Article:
julianbre @1, I got referred to those papers when commenting on some other article on this forum. The moment I show the article as proof to guys who support evolution, the first reaction is -"This is not a scientific paper.It is hosted on creationist website." I have to show the ensembl archives(feb2012.archive.ensembl.org/Homo_sapiens/Location/Compara_Alignments?r=2:114251945-114426678) of the author and only then do they read the paper! selvaRajan
The article says the evidence supports evolution
Previously, researchers suggested megacheirans were related to chelicerates, since the extinct creature's scissorlike claws and the fangs of spiders and scorpions have similar structures....one of the main theories for what 'great appendage arthropods' are is that they were related to chelicerates. Thus, our findings from the nervous system gave an injection of new data to support an existing theory
Of note: Stability and Maneuverability in the Knifefish - video http://www.youtube.com/watch?v=lRHRZTIvg-w "Bad Design" Debunked in a Fish: It Actually Achieves the Impossible - November 7, 2013 Excerpt: the team reported that these extra forces are not wasteful after all: they allow animals to increase both stability and maneuverability, a feat that is often described as impossible in engineering textbooks. http://www.evolutionnews.org/2013/11/bad_design_debu078801.html bornagain77
No Problem Julianbre. Of related note to finding modern brains in the Cambrian arthropods: Complex Arthropod Eyes Found in Early Cambrian - June 2011 Excerpt: Complex eyes with modern optics from an unknown arthropod, more complex than trilobite eyes, have been discovered in early Cambrian strata from southern Australia.,,, Here we report exceptionally preserved fossil eyes from the Early Cambrian (~515 million years ago) Emu Bay Shale of South Australia, revealing that some of the earliest arthropods possessed highly advanced compound eyes, each with over 3,000 large ommatidial lenses and a specialized ‘bright zone’. These are the oldest non-biomineralized eyes known in such detail, with preservation quality exceeding that found in the Burgess Shale and Chengjiang deposits. Non-biomineralized eyes of similar complexity are otherwise unknown until about 85 million years later. The arrangement and size of the lenses indicate that these eyes belonged to an active predator that was capable of seeing in low light. The eyes are more complex than those known from contemporaneous trilobites and are as advanced as those of many living forms. They provide further evidence that the Cambrian explosion involved rapid innovation in fine-scale anatomy as well as gross morphology, http://crev.info/content/110629-complex_arthropod_eyes_found_in_early_cambrian The 'Optimal' Trilobite Eye - per Dr. Don Johnson - Programming of Life page 68-66 and appendix F: https://docs.google.com/document/d/1TiZcs0eginyh6rijCGd3kwC3CeawjQV1AsC6Xvvnx44/edit bornagain77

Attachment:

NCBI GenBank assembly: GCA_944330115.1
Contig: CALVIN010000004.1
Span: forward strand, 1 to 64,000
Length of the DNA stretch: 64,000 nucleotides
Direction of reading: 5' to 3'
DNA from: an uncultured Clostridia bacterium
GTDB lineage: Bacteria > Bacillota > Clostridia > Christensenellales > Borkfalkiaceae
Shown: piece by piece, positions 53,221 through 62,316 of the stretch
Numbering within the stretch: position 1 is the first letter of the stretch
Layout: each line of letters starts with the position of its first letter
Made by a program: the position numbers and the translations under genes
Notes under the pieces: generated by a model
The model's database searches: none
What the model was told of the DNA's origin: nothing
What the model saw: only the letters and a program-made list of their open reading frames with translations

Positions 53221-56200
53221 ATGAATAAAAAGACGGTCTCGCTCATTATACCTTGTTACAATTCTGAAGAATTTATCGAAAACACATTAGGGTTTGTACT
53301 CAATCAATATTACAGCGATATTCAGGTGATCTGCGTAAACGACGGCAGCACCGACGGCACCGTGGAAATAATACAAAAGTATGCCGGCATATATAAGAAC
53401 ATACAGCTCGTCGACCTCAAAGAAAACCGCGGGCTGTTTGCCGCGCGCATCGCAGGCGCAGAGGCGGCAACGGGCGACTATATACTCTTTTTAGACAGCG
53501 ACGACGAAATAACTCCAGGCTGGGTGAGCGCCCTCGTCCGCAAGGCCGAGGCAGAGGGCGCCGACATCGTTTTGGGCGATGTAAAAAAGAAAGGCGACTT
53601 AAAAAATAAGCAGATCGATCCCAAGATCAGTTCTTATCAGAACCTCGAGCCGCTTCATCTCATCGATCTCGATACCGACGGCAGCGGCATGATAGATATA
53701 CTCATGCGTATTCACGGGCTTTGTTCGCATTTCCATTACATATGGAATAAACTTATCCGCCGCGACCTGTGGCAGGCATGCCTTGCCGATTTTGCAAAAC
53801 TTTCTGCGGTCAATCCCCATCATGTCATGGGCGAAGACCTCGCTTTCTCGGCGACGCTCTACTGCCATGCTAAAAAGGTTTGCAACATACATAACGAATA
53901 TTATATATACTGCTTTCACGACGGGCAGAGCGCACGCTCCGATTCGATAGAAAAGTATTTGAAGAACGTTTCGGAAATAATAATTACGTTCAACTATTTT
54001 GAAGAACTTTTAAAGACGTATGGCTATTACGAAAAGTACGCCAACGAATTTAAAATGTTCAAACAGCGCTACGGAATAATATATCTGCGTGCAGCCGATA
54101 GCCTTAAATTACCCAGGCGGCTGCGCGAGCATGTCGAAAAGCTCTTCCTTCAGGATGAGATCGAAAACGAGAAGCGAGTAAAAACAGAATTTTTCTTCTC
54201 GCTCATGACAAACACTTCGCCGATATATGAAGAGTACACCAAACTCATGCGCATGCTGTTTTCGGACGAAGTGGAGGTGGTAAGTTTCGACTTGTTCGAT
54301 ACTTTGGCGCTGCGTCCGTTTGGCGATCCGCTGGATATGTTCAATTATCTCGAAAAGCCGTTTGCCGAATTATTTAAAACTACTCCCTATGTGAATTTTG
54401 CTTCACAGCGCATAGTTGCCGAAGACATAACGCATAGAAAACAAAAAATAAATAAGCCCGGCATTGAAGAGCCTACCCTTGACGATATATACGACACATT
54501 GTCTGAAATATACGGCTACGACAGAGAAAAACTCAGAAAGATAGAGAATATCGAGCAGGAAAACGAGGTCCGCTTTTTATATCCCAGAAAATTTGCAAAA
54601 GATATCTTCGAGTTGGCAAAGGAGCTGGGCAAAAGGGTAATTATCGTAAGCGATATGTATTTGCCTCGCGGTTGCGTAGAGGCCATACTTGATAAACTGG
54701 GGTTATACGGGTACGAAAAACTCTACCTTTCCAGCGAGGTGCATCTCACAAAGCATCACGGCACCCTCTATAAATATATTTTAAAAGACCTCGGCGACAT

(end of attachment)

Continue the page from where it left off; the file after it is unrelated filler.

Your welcome Bornagain77. Here are two videos you might find interesting on Chromosome Fusion that I believe are based off of Dr Tompkins paper. http://www.youtube.com/watch?v=x-RWG6lawaM http://www.youtube.com/watch?v=YJikA1gH7CY Telomeres and centromeres are not my specialty so I would love to hear someone else's thoughts on this. julianbre
Thanks Dr. Tyler and Julianbre bornagain77
OT: Interesting new paper out by Jeffrey P Tomkins on Human Chromosome Fusion. http://designed-dna.org/blog/files/3e06d2e493f6210f9ceaaf555397ec29-86.php http://www.answersingenesis.org/articles/arj/v6/n1/human-chromosome-fusion Has anyone else read this paper yet? Any thoughts on it? julianbre

Leave a Reply